Scientists Uncover New Important Information About Hugging

Scientists Uncover New Important Information About Hugging

You may be the meanest wise guy in town who opens beer bottles with your teeth, but you still need hugs. However, hugs aren’t beneficial only for your emotional health, as science comes to shed some new light upon the mystery.

According to, scientists have found four new aspects regarding hugging. We’ll gladly be presenting them below, along with manifesting our hopes that people will enjoy hugging each other more once the pandemic restrictions will pass.

1. Hugging reduces stress hormones

If you are getting hugged by others or even hugging yourself, you’re helping those levels of stress hormones to go down. The conclusion belongs to Aljoscha Dreisoerner from the Goethe University in Frankfurt (Germany), who has made a new study along with his team. They observed 159 volunteers by using the Trier Social Stress Test (TSST). As expected, the volunteers got stressed during a fake job interview.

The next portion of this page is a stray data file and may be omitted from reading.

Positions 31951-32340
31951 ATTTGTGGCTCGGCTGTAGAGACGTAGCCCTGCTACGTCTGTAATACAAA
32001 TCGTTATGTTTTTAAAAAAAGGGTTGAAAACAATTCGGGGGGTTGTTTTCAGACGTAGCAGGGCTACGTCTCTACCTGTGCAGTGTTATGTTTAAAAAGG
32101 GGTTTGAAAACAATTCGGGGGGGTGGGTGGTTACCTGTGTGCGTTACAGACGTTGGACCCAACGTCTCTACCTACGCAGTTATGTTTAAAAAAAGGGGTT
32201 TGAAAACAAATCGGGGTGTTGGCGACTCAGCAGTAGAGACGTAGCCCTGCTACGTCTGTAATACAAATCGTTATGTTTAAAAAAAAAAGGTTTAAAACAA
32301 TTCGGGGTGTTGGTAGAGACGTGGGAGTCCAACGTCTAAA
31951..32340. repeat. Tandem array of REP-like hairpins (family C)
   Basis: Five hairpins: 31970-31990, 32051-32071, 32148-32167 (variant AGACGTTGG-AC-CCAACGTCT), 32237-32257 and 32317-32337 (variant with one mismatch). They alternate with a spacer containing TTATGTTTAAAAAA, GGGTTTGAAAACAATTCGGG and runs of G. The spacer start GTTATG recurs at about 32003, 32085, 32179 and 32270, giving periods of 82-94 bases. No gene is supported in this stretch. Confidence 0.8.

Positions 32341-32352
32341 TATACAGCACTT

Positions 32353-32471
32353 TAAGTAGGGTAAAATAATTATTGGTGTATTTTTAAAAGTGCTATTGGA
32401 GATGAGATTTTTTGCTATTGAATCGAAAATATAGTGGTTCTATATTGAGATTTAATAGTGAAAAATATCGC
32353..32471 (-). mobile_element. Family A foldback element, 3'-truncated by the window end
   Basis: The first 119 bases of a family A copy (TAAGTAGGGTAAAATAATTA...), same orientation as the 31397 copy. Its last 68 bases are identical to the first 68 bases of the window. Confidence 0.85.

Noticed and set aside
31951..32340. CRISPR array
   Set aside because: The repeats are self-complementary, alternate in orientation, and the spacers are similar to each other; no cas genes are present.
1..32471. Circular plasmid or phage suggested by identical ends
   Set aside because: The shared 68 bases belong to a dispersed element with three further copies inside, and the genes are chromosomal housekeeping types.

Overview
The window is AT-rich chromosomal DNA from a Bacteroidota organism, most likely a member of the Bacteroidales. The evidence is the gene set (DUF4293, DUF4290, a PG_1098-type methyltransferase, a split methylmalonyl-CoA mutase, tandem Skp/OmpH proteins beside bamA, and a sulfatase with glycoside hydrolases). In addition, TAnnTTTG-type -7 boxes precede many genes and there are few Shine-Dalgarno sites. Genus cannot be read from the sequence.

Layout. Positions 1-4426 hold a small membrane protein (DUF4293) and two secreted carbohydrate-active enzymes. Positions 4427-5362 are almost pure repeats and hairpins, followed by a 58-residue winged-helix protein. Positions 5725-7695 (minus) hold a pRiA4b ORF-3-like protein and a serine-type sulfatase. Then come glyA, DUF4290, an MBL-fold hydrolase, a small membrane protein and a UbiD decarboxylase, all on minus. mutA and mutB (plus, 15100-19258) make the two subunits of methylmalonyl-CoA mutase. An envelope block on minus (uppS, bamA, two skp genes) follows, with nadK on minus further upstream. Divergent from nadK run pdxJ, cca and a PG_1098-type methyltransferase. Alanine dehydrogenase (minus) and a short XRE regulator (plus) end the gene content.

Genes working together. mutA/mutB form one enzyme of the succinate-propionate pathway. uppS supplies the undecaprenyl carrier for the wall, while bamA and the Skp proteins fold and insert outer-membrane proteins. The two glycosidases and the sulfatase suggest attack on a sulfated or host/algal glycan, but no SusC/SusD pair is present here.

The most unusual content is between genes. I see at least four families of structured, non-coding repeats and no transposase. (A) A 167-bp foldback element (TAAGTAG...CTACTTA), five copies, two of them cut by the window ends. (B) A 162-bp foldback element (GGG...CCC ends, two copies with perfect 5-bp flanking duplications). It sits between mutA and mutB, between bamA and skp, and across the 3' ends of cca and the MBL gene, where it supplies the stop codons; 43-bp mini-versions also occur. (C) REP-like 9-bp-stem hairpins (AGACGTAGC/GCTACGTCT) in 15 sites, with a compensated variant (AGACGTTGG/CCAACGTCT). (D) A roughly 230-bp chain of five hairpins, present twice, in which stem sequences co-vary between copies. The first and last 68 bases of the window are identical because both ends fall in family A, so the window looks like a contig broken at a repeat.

2. Hugging duration impacts the mood

One new study done by Anna L. Dueren from the University of London’s Department of Psychology shows that 45 women who hugged somebody went through more pleasant feelings during the hugs that lasted longer. 

3. For older adults, hugs are related to health

A new study made by Tia Rogers-Jarrell from the School of Kinesiology and Health Science, which is located at York University in Toronto, Canada, shows another amazing aspect. More than 20,000 people were analyzed, and they were all at least 65 years old. 

It was found that those individuals who were involved in hugs very often were more likely to go through higher self-rated health compared to those who said they never got the chance of having a hug.

4. Culture influences our hugs

After analyzing data from more than 14,000 folks from 45 countries, researchers led by Agnieszka Sorokowska from the University of Wroclaw (Poland) found that people were more or less affective to each other depending on what country or culture they come from. For instance, those from less religious and less conservative countries have shown more emotional interactions.

Perhaps nobody can deny that hugging the right person is one of the greatest feelings in the world, and science surely has more to discover about the mechanisms behind such a gesture.


Even since he was a child, Cristian was staring curiously at the stars, wondering about the Universe and our place in it. Today he's seeing his dream come true by writing about the latest news in astronomy. Cristian is also glad to be covering health and other science topics, having significant experience in writing about such fields.

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